Japanese aesthetics #1

One of my main academic interests, which was also one of the frames of my PhD thesis, is the intersection of aesthetics and ethics, especially in the intercultural experience. European philosophy has developed ways to relate to the the spheres of the ‘beautiful’ and the of the ‘good’ in very different ways if compared with Japanese thought. A recent book by Saito Yuriko, Everyday Aesthetics (2008), discusses many of these differences in extremely lucid and insightful ways, drawing examples from from fine arts, architecture, and other crafts, and has greatly inspired my work on the aesthetics and ethics of Noh theatre.

The other day I was doing some Christmas shopping at Juliet’s Letters in Tenjin, Fukuoka when I bumped into this agenda.

Sorry for the bad quality of the photograph.

The cover reads:

‘The philosophy of my life.
Aesthetics 2012
For every single day
Remember to add beauty, nobility, elegance, and tenderness to daily life’.
 

Those of you who live in, or have visited Japan are used to the rather awkward sentences written in  English on bags, clothes, notebooks, etc. This could be a good example of this bizarre fashion. However, I think the agenda gestures to the attitude that Saito eloquently describes in her book. Japanese culture fosters care and attention for beauty in the objects and gestures that populate our every day life. ‘Beauty’ is a rather broad term, which the creator of the agenda above accompanies by ‘nobility’, ‘elegance’, and, most interestingly, ‘tenderness’. Certainly the form of beauty the author of the plain white-clothed agenda above is not of the sophisticated kind, and its quality of ‘nobility’ and ‘elegance’ do not belong to the aristocratic sphere. It is a ‘tender’, sober (jimi) beauty that this Japanese agenda represents.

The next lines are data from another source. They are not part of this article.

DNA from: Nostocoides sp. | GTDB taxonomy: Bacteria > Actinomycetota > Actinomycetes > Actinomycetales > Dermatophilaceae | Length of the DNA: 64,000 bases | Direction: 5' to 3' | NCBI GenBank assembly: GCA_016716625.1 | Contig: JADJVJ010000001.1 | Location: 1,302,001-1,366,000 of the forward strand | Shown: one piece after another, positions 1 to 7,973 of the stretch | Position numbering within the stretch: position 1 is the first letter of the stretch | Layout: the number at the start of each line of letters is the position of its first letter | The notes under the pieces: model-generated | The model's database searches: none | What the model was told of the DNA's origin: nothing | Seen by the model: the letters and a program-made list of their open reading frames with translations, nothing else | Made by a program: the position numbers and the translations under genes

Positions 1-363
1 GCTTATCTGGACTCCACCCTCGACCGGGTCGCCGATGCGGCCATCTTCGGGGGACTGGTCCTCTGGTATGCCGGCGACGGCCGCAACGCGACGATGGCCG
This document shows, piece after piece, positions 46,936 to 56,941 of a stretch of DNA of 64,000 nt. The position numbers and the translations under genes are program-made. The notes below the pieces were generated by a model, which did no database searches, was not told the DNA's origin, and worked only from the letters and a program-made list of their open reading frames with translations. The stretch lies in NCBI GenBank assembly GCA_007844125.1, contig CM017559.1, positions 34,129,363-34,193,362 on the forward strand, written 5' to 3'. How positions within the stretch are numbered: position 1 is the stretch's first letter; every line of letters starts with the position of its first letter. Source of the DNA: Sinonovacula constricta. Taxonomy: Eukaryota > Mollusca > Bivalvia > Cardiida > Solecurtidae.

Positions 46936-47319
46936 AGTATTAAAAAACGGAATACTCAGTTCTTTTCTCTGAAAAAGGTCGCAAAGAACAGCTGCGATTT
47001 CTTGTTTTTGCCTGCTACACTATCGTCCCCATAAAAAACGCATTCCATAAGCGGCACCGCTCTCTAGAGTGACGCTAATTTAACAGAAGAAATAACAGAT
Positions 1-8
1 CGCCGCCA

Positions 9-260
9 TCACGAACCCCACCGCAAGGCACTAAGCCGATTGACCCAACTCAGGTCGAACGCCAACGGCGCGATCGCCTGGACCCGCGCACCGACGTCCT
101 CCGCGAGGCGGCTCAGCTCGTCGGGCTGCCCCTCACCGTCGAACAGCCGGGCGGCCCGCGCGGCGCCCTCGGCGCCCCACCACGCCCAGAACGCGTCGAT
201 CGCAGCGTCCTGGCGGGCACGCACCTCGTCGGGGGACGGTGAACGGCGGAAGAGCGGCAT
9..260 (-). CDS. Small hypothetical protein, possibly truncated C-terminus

Of course it seems to showy for me to carry an agenda that says ‘aesthetics’ on its cover. This, again, provides interesting material for a reflection of the aesthetic sense ‘in translation’ – or, the perception of Western aesthetics through Japanese eyes. Probably, a more sober agenda would not have a sign pointing at itself, saying ‘hey, look at me! I’m sober hence elegant!’

Diego Pellecchia

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